One of my continuing frustrations is that I can't contact my medical practitioners by e-mail.
I know most have it. My dentist often talks about his computer problems when I'm in his chair, sometimes even asking my advice. But when it's time to schedule a new appointment, I get a postcard. Then a phone call.
The same is true for our pediatrician, for our family doctor, and for my chiropractor. The same is probably true for you.
The reason, according to Marilee Variegas, is HIPAA. HIPAA raises the cost of a doctor's e-mail exponentially. You have to control who sees it. You should encrypt it. Then there are the liability issues.
As a result, she suggests, doctors who offer to stay in e-mail contact with patients should charge for it.
At some practices, patients pay a flat rate from $100 to several hundred dollars per year for this type of service. Harvard professor of medicine Dr. Daniel Z. Sands, a proponent to a digital clinic, stated "I think it’s reasonable to assume that if lawyers and accountants charge for time, then physicians should too.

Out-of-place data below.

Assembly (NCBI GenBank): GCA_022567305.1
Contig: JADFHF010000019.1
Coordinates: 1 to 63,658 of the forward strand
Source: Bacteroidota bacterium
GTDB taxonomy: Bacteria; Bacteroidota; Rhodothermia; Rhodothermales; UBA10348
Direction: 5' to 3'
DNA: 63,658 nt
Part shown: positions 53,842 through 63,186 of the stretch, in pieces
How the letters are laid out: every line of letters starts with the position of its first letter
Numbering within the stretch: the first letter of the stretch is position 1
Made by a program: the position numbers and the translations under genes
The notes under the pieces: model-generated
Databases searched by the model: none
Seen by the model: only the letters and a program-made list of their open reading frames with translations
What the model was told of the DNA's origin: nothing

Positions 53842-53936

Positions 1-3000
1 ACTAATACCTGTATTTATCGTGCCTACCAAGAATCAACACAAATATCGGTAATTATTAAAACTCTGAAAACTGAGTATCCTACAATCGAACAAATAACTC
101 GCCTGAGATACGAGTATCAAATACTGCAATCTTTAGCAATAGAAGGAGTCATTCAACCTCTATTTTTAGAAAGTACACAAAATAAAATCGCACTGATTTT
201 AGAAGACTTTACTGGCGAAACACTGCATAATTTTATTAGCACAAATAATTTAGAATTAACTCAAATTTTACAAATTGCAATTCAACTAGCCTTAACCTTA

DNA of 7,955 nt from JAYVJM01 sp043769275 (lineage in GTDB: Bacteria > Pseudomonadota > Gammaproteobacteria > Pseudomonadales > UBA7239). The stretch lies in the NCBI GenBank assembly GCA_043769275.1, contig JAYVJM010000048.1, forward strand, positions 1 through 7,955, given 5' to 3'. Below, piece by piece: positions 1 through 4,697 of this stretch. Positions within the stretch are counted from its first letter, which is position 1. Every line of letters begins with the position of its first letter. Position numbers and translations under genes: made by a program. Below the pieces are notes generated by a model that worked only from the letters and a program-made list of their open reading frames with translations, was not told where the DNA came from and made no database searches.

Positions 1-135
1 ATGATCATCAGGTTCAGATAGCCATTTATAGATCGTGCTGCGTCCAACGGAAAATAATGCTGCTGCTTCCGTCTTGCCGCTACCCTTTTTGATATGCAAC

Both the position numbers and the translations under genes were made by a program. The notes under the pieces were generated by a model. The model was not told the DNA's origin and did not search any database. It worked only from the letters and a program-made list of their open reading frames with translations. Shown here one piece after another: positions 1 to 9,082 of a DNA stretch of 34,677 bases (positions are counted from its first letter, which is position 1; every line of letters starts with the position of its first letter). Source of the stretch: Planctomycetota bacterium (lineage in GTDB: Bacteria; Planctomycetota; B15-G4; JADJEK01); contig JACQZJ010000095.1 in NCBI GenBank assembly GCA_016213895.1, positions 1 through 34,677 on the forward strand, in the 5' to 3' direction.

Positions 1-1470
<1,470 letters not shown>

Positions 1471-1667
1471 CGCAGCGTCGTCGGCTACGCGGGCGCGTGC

Dr. Sands (above) has a full page of advice to doctors regarding e-mail policies, which includes extensive links to a variety of good articles on the subject, as well as links to vendors and others. It has no advertising, no sponsors. It's a very good thing.
So, would you stay in e-mail contact with patients if they paid you for it? Should they have to pay you for it, given the productivity gains simple e-mail offers any office?